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two men with their adopted son

The Road to a Forever Family: Ian’s Adoption Story

For Kevin and his husband Craig, now parents to a happy and healthy son, the dream of creating a family together was there from the beginning. They explored a couple of different options to make that dream come true before deciding that adoption was right for them. But the journey to parenthood was fraught with adoption woes, a medical scare and a long wait in a hotel room…

To adopt or to use a surrogate?

When Kevin and Craig first started exploring the idea of starting a family, a generous friend stepped in and offered to be a surrogate. At the time, Kevin was working for another financial institution that offered little in the way of support for surrogacy or adoption. So Kevin, Craig and their friend’s first stop was a lawyer’s office to understand the ins-and-outs of surrogacy.

Unfortunately, they were in for a few unexpected legal surprises — since they lived in Texas the rules and regulations for same-sex surrogacy were far more complicated than they’d anticipated. “We were shocked by how hard the laws made it for both of us to be listed as parents on the birth certificate,” remembers Kevin. There were even more roadblocks however…from needing a donor egg, to IVF costs and other medical expenses. Despite the help of their friend, surrogacy began to seem like a problematic choice for creating their family. That helped them decide that adoption was the best choice for turning their family of 2 into a family of 3.

man playing tag with his adopted son

A job change makes adoption even more viable

While they explored all their options, Kevin was also in the market for a new job. Capital One’s adoption benefits played a big part in making the leap from his previous employer, where he managed home loans. On his initial call with a recruiter for a project manager role at Capital One, he asked about adoption reimbursement. “I was definitely interested in the job, but once I heard that Capital One would financially reimburse you for the majority of adoption fees, I was even more invested in coming to work here,” said Kevin. He nailed his job interview, accepted the offer and started work, pleasantly surprised to find out that as a full-time associate, all of his benefits, including adoption reimbursement, were available to him and his husband on day one.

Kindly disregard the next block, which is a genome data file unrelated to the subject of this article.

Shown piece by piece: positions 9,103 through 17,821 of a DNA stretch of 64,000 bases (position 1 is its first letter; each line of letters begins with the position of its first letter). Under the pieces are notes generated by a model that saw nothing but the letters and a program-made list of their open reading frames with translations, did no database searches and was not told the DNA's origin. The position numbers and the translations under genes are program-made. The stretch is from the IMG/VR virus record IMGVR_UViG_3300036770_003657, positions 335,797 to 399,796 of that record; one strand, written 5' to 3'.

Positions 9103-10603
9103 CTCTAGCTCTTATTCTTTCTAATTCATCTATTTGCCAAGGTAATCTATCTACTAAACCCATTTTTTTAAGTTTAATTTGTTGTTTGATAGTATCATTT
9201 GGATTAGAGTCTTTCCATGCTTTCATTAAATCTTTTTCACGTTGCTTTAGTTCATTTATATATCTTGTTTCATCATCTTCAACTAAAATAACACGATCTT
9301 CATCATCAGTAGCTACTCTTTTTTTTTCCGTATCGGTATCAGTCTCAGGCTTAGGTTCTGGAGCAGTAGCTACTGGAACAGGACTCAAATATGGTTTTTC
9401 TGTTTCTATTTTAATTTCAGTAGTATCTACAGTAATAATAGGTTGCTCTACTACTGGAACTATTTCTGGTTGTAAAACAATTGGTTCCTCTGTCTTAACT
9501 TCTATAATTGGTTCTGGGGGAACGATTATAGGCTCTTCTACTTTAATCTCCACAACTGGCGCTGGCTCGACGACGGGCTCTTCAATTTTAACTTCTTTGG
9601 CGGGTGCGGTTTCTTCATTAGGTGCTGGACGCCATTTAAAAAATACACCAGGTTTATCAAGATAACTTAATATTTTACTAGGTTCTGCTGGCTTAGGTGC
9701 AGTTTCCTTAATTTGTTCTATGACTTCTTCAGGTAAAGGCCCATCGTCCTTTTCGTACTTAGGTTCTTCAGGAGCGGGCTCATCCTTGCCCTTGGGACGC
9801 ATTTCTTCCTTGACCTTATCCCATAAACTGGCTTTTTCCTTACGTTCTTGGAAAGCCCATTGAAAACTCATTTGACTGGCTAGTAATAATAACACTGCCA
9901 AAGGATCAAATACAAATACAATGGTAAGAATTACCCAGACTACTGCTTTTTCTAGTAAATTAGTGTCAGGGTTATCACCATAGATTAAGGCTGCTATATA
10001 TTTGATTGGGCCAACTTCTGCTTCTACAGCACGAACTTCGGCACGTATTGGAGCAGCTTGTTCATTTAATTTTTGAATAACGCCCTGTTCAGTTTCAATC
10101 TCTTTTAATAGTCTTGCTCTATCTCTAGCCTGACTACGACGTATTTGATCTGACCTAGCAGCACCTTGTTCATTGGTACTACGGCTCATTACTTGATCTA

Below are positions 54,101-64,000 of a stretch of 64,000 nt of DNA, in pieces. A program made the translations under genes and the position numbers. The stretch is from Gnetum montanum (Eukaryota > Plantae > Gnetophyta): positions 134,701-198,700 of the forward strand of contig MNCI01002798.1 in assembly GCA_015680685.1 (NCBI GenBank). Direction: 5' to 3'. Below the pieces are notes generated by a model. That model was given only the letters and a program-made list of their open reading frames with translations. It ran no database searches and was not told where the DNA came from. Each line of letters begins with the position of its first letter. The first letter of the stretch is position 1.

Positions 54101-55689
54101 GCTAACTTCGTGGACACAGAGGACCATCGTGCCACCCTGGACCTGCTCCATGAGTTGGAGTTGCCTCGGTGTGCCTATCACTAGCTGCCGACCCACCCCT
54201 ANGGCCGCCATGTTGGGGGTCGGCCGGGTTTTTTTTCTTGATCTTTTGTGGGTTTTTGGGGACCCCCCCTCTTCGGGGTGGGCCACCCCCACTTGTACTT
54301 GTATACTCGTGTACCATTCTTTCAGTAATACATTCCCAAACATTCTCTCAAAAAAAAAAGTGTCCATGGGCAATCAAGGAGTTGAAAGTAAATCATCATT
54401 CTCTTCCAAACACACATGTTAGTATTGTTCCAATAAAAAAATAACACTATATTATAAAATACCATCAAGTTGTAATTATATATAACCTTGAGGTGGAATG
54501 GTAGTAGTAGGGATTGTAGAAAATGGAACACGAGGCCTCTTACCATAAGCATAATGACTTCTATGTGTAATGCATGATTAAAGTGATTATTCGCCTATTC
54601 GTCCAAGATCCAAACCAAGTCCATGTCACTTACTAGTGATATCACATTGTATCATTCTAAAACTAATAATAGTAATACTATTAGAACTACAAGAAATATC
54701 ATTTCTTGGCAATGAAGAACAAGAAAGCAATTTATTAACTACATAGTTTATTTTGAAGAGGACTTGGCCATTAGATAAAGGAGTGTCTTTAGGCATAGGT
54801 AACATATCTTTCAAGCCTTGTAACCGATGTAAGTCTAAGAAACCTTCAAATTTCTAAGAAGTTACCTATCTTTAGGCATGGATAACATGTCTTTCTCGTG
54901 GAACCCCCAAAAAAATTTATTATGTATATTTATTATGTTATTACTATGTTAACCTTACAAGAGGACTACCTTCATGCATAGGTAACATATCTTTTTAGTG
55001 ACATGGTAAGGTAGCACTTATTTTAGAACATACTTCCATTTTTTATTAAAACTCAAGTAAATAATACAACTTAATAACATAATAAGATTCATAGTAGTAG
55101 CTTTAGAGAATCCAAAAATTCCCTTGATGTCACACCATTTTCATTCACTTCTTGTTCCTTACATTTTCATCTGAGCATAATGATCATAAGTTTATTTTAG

The highs and lows of adoption

Kevin and Craig found an adoption agency and began the process of pulling together the necessary paperwork, setting up interviews and completing home visits. They were thrilled when they completed the screening and knew that they were being put on lists to match with birth mothers. 9 months later, they were notified that a birth mother in Tennessee had selected them as potential parents. Kevin recalls being incredibly excited, “The baby was due in early December, so we thought we’d have a new family member at Christmas.”

His team at Capital One was also looking forward to celebrating the little one. Around Thanksgiving, they surprised him with a baby shower. “It was so sweet, but added to the heartbreak when the adoption fell through,” Kevin said. The birth mother, who had initially been incredibly communicative, stopped reaching out and returning calls. Eventually, they got the news from their social worker that she had decided to keep and raise the baby herself. “It was a bleak holiday season for us,” he recalls.

Coming back to work after the holidays was tough, but luckily Kevin and Craig were able to lean on each other. A few weeks into January, their social worker called again to say that they’d been selected as the parents for a baby boy, due in February. “It happened so fast! We were still in shock from the previous adoption that didn’t end up happening,” said Kevin. But when they talked with the new birth mother in South Carolina on the phone, the connection they felt was immediate. She even told them she wanted them to attend the birth!